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Sleepless Nights Cause Liver Disease

Healthy Living Helps Lower Risk

Sleepless Nights Cause Liver Disease

By Sean Zucker –

The Centers for Disease Control and Prevention (CDC) reports that at least a third of U.S. adults do not regularly receive the recommended amount of sleep, which is defined as seven or more hours a night. This troubling lack of quality sleep is associated with a slew of serious conditions such as Type 2 diabetes, heart disease, obesity and depression. Making matters even worse is recent data from the American Heart Association (AHA) that shows a massive uptick in non-alcoholic fatty liver disease (NAFLD), something one study is now connecting with these sleepless habits.

In fact, the AHA has warned that NAFLD is nearing a crisis level. Specifically, the organization notes that currently, more than one in four adults struggle with the condition. The group notes there are two variations of NAFLD. One is characterized solely by the accumulation of fat in the liver and the other is distinguished by the presence of inflammation and scarring. Generally, excessive alcohol consumption can induce similar fat buildup and liver impairment, which means NAFLD serves as a way to distinguish between conditions triggered by alcohol abuse and those originating from other factors.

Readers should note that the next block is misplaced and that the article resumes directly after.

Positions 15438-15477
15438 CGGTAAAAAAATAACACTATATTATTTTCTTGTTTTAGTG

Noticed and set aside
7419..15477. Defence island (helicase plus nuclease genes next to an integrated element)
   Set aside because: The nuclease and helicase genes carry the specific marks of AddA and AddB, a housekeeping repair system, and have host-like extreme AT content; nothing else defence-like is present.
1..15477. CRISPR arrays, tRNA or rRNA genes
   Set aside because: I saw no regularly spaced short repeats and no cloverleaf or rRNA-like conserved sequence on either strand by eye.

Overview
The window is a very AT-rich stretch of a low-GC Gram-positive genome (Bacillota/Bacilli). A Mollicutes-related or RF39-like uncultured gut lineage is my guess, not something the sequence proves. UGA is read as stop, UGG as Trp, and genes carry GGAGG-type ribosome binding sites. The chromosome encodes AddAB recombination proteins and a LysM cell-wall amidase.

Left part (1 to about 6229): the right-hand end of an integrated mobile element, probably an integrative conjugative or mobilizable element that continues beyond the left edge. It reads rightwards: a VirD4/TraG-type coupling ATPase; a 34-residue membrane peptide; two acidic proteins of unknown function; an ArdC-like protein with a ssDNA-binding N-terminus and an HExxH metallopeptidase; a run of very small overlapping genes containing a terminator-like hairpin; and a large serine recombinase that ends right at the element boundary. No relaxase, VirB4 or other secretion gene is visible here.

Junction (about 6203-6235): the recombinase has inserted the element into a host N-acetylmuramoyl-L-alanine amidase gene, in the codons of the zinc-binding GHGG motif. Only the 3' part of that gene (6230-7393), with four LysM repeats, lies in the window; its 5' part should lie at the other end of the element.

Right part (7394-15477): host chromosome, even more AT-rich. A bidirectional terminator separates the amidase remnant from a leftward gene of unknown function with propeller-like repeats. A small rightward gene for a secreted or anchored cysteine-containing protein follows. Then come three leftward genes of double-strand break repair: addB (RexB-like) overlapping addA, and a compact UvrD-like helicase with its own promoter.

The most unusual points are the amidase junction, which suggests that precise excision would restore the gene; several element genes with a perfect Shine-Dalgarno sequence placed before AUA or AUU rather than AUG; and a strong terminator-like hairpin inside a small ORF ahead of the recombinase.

Perhaps even more worrisome is that NAFLD can go undiagnosed for years, potentially creating other issues along the way.

“Nonalcoholic fatty liver disease is a common condition that is often hidden or missed in routine medical care. It is important to know about the condition and treat it early because it is a risk factor for chronic liver damage and cardiovascular disease,” P. Barton Duell, professor of medicine at Oregon Health and Science University, said as part of the AHA report.

Unfortunately, the cause of NAFLD isn’t always clear even for healthy individuals. “Although healthy living can help avert NAFLD in many individuals, some may develop NAFLD despite their best efforts,” Duell added.

This uncertainty inspired one study out of the Sungkyunkwan University School of Medicine in Seoul, South Korea. These Korean researchers examined the relationship between NAFLD and sleep patterns, shedding light on potential links between these two health factors. The study recruited 150 participants diagnosed with NAFLD and assessed their sleep patterns using validated sleep questionnaires and objective sleep monitoring devices. Volunteers also underwent comprehensive evaluations including liver function tests, imaging studies and assessments of their metabolic parameters.

The results revealed a significant association between poor sleep quality and the presence of NAFLD. Participants reporting shorter sleep durations, poorer sleep efficiency and more frequent nighttime awakenings demonstrated higher levels of liver enzymes and greater liver fat accumulation as detected by imaging studies. Beyond that, individuals with more severe sleep disturbances exhibited increased insulin resistance and dyslipidemia, which are metabolic factors commonly associated with NAFLD progression per the study.

Duell, in response, recommends maintaining a healthy lifestyle as the best means of lowering risk for NAFLD. “Part of the good news about managing NAFLD is that healthy eating, regular exercise and weight loss or avoiding weight gain are all valuable interventions to improve health in most of us, regardless of whether we have NAFLD,” he said.

An added bonus? Most of these healthy habits are also known to aid in improving sleep.





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